Sunday, 30 September 2012

Grow, baby, grow - all the guar you can

I don't know what to make of this story. An economics soap opera ? How the most unexpected things can happen  ? How sometimes prosperity can hit you from the strangest of directions ? Read on - judge for yourself.

The story starts in a very boring manner. Everybody knows Americans guzzle gas. With the Sheikhs turning the screws, Americans are feeling the pinch. Ouch - the price of oil is hurting. Drill baby drill, is fine, but oil is, alas, not to be found. Need new forms of cheap energy so that Americans can continue to guzzle away. Suddenly they discovered a new "source" - Shale gas.  Apparently natural gas is  found in rocks called shales. And apparently shale gas is rather plentiful in the US. Wonder of wonders, use of shale gas even releases lower greenhouse gases than evil Oil.. Voila, the new gold rush is on. 

All very good. What's new. This sort of thing happens all the time. The real interesting bit is that, in order to extract this gas, you have to do "hydraulic fracturing" or "fracking". Without getting too technical, an essential ingredient in this process is an obscure agricultural product called guar gum. You simply can't extract the gas without guar gum ! Guar gum is derived from the , rather ordinary, guar bean.

Cut to Basni, on the outskirts of Jodhpur in Rajasthan state in India. This is a drought prone area, near the desert. The sight of fat , sweaty Americans is not new in this area as they come to tour the Thar desert and see the palaces and forts of Rajasthan. But suddenly the villagers started to see far more Americans than usual. This lot was different. They did not want to see forts or palaces. They wanted to buy all the guar you had !

You see, Rajasthan is the guar producing capital of the world. The farmers here are mostly poor - this is after all desert area. They have been cultivating guar for centuries to feed their cattle. For some strange reason guar doesn't grow well anywhere else in the world. 90% of guar is grown in India - the balance 10% in neighbouring Pakistan. Some 70-80% of guar in India is grown in Rajasthan.

It was, as if, money was raining from the sky. Guar used to sell at Rs 10 a kilo. At Rs 40, the farmer made a nice profit.  In December last year it touched Rs 70. And in March, this year,  it touched an impossible Rs 300 !!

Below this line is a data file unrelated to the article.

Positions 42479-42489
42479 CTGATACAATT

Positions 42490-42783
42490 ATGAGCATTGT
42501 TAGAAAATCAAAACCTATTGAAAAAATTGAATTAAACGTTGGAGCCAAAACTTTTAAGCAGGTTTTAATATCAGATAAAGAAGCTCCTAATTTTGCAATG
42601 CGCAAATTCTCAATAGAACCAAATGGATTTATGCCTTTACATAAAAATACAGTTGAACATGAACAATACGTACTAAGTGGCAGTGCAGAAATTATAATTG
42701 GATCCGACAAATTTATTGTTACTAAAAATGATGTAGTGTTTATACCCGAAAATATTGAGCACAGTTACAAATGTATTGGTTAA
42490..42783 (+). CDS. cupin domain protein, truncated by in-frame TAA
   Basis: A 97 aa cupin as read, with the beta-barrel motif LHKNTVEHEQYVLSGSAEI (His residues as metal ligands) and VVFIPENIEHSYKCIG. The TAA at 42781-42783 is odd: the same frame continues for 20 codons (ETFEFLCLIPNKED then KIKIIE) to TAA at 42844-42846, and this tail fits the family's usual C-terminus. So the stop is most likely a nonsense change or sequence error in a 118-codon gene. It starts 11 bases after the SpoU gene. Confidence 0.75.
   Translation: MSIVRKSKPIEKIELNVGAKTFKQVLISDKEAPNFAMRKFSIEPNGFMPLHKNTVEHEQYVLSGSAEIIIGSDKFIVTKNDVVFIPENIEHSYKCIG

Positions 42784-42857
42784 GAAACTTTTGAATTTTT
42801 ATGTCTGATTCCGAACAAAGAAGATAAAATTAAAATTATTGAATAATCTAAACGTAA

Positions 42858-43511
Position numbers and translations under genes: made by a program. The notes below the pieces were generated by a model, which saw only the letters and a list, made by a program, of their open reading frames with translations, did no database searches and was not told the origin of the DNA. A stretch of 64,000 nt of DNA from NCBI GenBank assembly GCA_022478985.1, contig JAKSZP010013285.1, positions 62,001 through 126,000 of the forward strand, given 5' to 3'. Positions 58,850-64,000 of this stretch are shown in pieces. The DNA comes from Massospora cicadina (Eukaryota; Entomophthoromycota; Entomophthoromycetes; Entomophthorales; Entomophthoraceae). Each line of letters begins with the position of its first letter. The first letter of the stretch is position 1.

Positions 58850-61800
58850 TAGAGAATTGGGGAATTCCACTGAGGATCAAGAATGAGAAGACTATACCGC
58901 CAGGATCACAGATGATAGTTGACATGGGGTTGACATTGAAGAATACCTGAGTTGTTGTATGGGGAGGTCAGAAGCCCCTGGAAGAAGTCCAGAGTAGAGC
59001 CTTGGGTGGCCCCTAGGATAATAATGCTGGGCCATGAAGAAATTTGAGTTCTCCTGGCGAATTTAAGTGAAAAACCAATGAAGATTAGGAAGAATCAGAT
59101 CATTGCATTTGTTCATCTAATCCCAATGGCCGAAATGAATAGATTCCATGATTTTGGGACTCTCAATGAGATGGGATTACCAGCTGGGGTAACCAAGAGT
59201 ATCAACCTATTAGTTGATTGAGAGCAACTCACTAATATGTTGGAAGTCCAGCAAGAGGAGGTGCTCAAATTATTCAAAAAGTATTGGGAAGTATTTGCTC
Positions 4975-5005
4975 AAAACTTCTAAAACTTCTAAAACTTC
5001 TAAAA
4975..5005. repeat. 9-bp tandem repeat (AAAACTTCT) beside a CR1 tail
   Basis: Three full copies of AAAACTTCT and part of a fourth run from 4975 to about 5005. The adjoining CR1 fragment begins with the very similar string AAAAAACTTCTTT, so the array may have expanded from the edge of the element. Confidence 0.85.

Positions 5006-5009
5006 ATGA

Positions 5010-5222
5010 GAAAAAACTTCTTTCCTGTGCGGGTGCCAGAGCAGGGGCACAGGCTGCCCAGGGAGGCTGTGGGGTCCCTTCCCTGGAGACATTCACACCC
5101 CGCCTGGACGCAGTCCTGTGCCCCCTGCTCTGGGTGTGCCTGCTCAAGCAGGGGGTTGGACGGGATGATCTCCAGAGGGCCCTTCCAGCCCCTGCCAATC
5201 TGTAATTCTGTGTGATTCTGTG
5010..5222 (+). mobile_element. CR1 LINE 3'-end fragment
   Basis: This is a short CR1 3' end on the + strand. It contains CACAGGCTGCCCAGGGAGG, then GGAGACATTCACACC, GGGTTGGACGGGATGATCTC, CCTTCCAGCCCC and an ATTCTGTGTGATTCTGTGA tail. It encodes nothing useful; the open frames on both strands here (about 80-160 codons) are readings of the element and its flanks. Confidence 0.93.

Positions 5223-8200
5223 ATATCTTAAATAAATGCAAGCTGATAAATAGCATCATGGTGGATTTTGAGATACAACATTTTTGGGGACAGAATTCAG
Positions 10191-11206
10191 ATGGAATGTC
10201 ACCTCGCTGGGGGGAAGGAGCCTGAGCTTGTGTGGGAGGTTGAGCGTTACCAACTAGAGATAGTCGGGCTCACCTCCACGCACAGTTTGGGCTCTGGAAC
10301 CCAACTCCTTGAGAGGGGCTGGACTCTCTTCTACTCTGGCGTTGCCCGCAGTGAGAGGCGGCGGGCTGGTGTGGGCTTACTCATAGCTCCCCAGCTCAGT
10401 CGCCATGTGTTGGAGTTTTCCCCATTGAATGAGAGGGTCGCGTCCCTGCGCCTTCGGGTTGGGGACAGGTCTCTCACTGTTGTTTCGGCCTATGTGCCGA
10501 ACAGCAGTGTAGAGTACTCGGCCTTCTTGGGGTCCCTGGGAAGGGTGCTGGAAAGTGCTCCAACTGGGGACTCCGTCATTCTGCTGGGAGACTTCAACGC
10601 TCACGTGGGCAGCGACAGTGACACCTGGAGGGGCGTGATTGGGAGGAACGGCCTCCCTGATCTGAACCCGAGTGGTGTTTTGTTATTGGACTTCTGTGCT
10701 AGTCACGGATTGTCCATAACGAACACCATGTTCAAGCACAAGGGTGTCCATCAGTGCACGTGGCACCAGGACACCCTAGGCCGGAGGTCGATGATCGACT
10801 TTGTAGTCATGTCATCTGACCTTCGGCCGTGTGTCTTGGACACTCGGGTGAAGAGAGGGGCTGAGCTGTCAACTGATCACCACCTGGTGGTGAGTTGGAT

Farmers who were in debt , or dirt poor, are suddenly seeing untold riches.  They've built a house. They've bought colour TVs. Two wheelers are plentiful - even the odd car is seen. Thousands of farmers have suddenly been lifted out of poverty into, what for them, is a quality of life they could not have even dreamt about. Guar gum is suddenly, back gold. The largest Indian agricultural export last year by far, more than basmati, more than cotton, was guar gum !

Of course, it has all the makings of a stampede. Everybody, man, woman and dog, is trying to grow guar.  Factories have sprouted adding crazy capacity to extract gum from the guar beans. Traders, middlemen and the usual scoundrels have descended to trade on the guar market - there was so much of the Wild Wild West going on that the government has banned the futures market in guar.  There has also been much stockpiling by the energy firms that the next season demand for guar might plummet. Lots of punters will burn their hands.

But for the next few years at least, the trend is inexorable. Shale Gas will be an important source of energy in the future. The largest reserves are in China, another energy guzzling economy. Nobody has yet found a way to extract this gas without guar gum. Nobody has also found a way to grow this economically outside of Rajasthan. So there is much prosperity waiting in store for the agriculturists of Rajasthan. Its a great story - those hardy souls deserve every bit of it. However you could be forgiven for some rather puzzled faces as to how come money is raining from the sky when even water doesn't. And the even more puzzled stare of their cow which is wondering, whatever happened to the guar bean it used to chew contentedly, not so long ago.

23 comments:

Vincy said...

Typical post from you Ramesh - something completly out of the blue.

Truly happy for the farmers. In an era, when all the farmer suicides are so disheartening to hear, this is a welcome break for farmers atleast in Rajasthan.

This reminds me of the fanatical rush for Rubber in Kerala some half a century back. Rubber plantations are doing pretty well, though the international market fluctuations affect the rubber plantation owners once in a while, general trend is kind of upswing.